On his motorbike, Mohammed Derbas speeds across a field in northeast Syria, slender Saluki dogs galloping behind.
He hopes to export them for racing in the Gulf, despite war and coronavirus.
Salukis, cousins of the greyhound, have been used for hunting for thousands of years in the Middle East and are some of the fastest canines.
Saluki dogs were revered in ancient Egypt, kept as royal pets and mummified after death.
The village of Ad-Darbasiyah in Syria’s Kurdish-held northeast is famous for breeding and exporting them to the Gulf, notably to the United Arab Emirates and Qatar, where desert dog races are popular.
The once-lucrative export business, however, was dealt a blow by Syria’s conflict since 2011 and this year’s coronavirus pandemic, both of which have hampered trade and travel.
“Before the conflict, people from the Gulf used to visit us here, in search of the best pedigrees,” said 27-year-old Derbas, who says he has been breeding dogs for 15 years.
Even though business is slowing, Derbas keeps his 100 dogs in top shape.
Tails wagging, they rally around him as soon as he enters the fenced enclosure where they are kept.
Some hounds have their ears cropped, while others boast long legs partially dyed orange with henna.
To improve their speed and endurance, he straddles his motorbike and sets off at full speed across the arid fields on the outskirts of his village, the pack of dogs darting after him in a cloud of white dust.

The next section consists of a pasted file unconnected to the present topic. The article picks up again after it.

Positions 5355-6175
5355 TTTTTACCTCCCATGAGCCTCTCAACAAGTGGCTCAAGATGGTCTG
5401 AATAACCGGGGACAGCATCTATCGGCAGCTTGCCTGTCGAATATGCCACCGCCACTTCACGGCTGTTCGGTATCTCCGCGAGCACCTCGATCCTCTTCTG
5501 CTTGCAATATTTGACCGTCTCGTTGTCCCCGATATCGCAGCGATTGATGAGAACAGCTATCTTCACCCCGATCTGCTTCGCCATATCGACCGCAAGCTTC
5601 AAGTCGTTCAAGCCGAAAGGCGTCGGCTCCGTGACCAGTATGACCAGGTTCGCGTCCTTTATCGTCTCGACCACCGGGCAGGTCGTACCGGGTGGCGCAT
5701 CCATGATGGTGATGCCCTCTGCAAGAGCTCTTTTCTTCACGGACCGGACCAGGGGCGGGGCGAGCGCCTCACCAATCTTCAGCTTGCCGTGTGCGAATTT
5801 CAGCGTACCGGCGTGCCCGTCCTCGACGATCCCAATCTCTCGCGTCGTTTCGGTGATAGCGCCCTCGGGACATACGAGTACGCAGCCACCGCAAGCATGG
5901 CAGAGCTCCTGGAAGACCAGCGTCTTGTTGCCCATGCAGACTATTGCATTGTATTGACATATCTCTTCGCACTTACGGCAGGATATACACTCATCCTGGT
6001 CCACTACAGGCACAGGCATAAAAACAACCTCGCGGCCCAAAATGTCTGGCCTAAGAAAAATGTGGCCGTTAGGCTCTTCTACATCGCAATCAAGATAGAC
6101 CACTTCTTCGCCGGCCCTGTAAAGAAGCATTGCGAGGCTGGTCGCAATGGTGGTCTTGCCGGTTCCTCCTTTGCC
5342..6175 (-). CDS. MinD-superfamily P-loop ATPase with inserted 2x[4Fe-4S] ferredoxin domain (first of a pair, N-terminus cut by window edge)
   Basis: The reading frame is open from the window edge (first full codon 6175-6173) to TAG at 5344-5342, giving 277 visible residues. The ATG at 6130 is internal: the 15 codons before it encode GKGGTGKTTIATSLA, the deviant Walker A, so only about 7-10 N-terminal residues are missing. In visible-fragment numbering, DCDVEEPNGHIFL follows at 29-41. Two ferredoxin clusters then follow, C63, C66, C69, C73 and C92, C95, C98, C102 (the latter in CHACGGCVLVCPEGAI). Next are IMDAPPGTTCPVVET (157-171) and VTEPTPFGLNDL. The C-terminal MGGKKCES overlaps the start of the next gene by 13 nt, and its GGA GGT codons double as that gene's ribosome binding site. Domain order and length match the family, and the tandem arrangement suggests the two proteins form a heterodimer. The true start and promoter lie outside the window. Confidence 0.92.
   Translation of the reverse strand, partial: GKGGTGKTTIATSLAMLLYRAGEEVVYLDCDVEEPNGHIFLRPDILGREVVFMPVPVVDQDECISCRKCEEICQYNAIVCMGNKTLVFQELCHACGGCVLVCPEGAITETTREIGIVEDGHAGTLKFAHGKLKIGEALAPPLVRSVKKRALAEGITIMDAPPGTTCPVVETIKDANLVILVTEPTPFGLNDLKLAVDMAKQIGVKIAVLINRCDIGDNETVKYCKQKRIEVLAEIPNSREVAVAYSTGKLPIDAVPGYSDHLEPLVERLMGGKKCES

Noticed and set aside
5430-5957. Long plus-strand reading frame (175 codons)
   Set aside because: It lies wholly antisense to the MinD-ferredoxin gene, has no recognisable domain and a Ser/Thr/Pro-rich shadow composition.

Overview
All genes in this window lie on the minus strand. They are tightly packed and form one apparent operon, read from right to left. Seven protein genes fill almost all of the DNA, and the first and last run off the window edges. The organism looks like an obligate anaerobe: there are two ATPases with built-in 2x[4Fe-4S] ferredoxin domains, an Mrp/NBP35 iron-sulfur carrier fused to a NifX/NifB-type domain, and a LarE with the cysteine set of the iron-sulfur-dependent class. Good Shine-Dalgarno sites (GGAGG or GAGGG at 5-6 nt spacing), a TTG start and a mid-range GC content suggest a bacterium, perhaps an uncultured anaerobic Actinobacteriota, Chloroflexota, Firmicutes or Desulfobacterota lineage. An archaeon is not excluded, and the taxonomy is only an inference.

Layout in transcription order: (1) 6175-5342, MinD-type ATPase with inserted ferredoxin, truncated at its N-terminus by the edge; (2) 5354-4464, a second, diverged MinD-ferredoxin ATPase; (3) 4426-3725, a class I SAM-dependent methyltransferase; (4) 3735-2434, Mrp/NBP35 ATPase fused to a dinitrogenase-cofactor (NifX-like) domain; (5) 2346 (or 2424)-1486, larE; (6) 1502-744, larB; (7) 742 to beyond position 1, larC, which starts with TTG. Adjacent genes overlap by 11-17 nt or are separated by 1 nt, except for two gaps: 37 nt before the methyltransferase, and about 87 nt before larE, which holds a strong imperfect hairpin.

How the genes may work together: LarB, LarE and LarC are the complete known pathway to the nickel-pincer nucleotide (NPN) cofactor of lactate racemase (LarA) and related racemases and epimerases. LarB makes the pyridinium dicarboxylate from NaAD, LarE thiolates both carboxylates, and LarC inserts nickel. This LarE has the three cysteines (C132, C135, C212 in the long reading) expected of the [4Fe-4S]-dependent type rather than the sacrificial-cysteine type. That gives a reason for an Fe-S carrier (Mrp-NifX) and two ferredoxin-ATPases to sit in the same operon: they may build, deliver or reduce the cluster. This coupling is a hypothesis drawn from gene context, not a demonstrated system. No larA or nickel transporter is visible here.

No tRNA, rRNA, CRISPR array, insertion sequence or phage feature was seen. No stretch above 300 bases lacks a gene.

The dogs he breeds can be sold for one to four million Syrian pounds (around $400 to $1 600 at the black market exchange rate), depending on their characteristics, Derbas said.
The breeder used to export between 100 and 150 dogs annually before the conflict, but that figure has dropped to 20 in recent years.
Airport closures over Covid-19 have further weakened his trade, especially since his dogs are shipped to the Gulf via Damascus airport.
“Because of the novel coronavirus crisis, the airports were closed and our activity stopped,” he said.
But the breeder expects a timid recovery after flights between Syria and Qatar resumed in late October.
In the meantime, he hopes to attract customers through social media instead.
His Instagram profile shows pictures of dead rabbits caught by his Salukis, and videos of the dogs sprinting behind a motorcycle.
Forty-year-old Jihad Mohammad shares the same passion.
“I’m so happy when I go out hunting” with the dogs, he said.
Mohammad said what was once a beloved hobby — training dogs to hunt rabbits — had now become a business for many in the area.
“I bought puppies and now I’m looking after them and training them to run,” he said.
Shukri Moussa, 70, said some families in Ad-Darbasiyah started breeding Salukis in earnest around 20 years ago.
“Back in the day the Kurds only had them for hunting, but now it’s become a trade,” he said, sitting under a tree in his courtyard, surrounded by his grandchildren.
But he said not everyone welcomed the idea as socially acceptable.
“Sometimes it upsets the villagers because they eat the chickens,” he said. — AFP